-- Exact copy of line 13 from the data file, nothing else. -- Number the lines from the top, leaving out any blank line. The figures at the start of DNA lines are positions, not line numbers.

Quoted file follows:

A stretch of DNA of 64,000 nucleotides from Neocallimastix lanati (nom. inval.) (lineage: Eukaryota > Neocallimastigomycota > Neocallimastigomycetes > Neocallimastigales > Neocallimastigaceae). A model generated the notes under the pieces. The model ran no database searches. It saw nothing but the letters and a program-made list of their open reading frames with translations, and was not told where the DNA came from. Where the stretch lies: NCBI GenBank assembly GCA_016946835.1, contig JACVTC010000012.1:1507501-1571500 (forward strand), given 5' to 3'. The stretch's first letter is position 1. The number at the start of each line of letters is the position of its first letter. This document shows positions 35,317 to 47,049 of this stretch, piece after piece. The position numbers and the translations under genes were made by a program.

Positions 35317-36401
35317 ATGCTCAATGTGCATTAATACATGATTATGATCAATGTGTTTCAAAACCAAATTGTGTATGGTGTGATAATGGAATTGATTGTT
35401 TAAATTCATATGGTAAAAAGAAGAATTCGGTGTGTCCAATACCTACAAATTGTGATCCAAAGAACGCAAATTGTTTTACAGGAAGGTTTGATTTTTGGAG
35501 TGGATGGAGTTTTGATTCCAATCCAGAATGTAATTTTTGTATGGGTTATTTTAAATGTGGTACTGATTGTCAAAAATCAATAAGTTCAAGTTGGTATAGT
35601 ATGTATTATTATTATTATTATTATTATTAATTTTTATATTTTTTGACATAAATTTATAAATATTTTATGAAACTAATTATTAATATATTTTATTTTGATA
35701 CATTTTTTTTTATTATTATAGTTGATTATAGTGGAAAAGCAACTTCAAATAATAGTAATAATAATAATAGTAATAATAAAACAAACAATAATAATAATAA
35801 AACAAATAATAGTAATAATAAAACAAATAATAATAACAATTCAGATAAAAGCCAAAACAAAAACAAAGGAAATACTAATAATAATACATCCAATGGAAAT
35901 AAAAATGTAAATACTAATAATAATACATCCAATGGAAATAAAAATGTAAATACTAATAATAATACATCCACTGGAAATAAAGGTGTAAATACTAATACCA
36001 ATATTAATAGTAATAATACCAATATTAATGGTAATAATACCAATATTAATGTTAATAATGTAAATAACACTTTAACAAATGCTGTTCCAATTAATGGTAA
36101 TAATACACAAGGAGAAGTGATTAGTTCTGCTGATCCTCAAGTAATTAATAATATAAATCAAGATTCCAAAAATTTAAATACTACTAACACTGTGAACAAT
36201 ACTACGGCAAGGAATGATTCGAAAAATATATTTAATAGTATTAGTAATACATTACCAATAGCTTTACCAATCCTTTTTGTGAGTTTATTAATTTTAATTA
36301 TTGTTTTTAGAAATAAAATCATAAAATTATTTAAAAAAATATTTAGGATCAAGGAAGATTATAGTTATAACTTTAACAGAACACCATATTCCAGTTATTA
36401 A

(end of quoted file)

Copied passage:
36301 TTGTTTTTAGAAATAAAATCATAAAATTATTTAAAAAAATATTTAGGATCAAGGAAGATTATAGTTATAACTTTAACAGAACACCATATTCCAGTTATTA